several tricky sections; if one was skilled enough, or lucky,
these waves would offer a long, fast ride.
On a five-to eight-foot day like this, the first waves of a set would start from the middle lineup and peel through several tricky sections; if one was skilled enough, or lucky, these waves would offer a long, fast ride. The bigger waves later in the set would invariably shift over toward the channel to create the Pole Sets that set Ala Moana apart from most of the other summertime surf breaks. A good wave at the Bowl was a punchy, thrilling, deep, and hollow tube that would spit a fortunate rider out with his hair still combed.
There was a steel pole about eighteen inches in diameter anchored into the reef that marked the east edge of the channel for the boats coming and going from the yacht harbor. The position of the pole was almost exactly where the big waves stood up, so it also marked a perfect place to wait for the sets. Most of the summertime South Shore waves around Waikiki were on the gentle side when compared with similar size waves out in the Country, but the Bowl at Ala Moana packed a wallop and could rough up a surfer, pin him on the bottom, and give him a good scare.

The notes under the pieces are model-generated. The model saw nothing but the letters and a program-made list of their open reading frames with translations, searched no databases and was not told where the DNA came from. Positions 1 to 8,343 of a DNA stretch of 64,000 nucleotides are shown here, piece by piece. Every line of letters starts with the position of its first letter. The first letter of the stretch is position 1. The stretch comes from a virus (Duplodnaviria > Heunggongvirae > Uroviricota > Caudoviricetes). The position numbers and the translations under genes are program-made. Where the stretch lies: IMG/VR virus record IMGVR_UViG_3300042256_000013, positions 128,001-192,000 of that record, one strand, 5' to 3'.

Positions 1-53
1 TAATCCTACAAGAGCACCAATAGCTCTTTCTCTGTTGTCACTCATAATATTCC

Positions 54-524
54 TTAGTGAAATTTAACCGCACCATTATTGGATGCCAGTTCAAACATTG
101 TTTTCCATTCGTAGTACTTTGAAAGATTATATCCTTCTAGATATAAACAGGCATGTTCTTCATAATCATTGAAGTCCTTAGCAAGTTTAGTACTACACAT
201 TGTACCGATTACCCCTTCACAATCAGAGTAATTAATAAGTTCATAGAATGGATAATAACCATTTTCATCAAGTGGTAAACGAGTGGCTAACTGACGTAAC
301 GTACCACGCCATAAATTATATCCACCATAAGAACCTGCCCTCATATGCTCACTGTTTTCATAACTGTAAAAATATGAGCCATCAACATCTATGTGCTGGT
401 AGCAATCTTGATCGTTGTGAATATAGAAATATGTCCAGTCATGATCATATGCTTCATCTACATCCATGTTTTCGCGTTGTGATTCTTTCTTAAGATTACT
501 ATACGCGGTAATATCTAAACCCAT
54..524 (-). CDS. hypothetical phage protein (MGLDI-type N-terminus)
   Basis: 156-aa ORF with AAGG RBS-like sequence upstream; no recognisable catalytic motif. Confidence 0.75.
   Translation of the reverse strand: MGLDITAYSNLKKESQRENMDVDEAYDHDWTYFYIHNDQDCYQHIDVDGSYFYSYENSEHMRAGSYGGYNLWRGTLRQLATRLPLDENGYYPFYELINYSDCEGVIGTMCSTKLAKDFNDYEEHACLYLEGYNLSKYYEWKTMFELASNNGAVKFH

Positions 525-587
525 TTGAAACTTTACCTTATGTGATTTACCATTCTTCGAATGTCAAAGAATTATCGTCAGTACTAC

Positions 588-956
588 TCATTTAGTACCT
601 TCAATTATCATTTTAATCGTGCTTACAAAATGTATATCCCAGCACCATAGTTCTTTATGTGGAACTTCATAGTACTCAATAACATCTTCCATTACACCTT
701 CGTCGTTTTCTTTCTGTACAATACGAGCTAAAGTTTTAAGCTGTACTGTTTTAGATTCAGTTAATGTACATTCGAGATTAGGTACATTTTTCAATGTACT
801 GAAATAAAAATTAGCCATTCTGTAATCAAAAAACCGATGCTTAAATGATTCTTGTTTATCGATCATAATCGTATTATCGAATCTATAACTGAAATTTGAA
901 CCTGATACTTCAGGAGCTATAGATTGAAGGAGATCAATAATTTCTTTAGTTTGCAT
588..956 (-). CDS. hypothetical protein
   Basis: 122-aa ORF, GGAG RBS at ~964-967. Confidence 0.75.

After seeing the size of the waves, I just paddled out and sat by the pole to wait for the next set. Glancing around, I saw a couple of surfers up toward Rockpile and more at Kaisers, but here, the lineup was empty. There was always an early-morning crew, guys who worked the late shifts at the restaurants and nightspots in Waikiki and came straight from work to the beach, but maybe they had come and gone, as it was already midmorning. Looking the other way, I could see a few guys down by Big Rights and Tennis Courts in front of the Ala Moana Park. I thought I saw someone with a tripod set up on the break wall at Magic Island, but a set was coming so I didn’t have the time to be sure.
Any day at Ala Moana with an empty lineup is too good to be true, but on a day with sets in the Bowl, it was crazy. I figured Wayne and our other surf partner, Big Roy Mesker, would show up soon, but no one came. It really was a fine swell, the sets pumped, and I had my pick of any wave I wanted. Every time I rode a wave in, I’d look in the parking lot, actually hoping some of my pals would come out.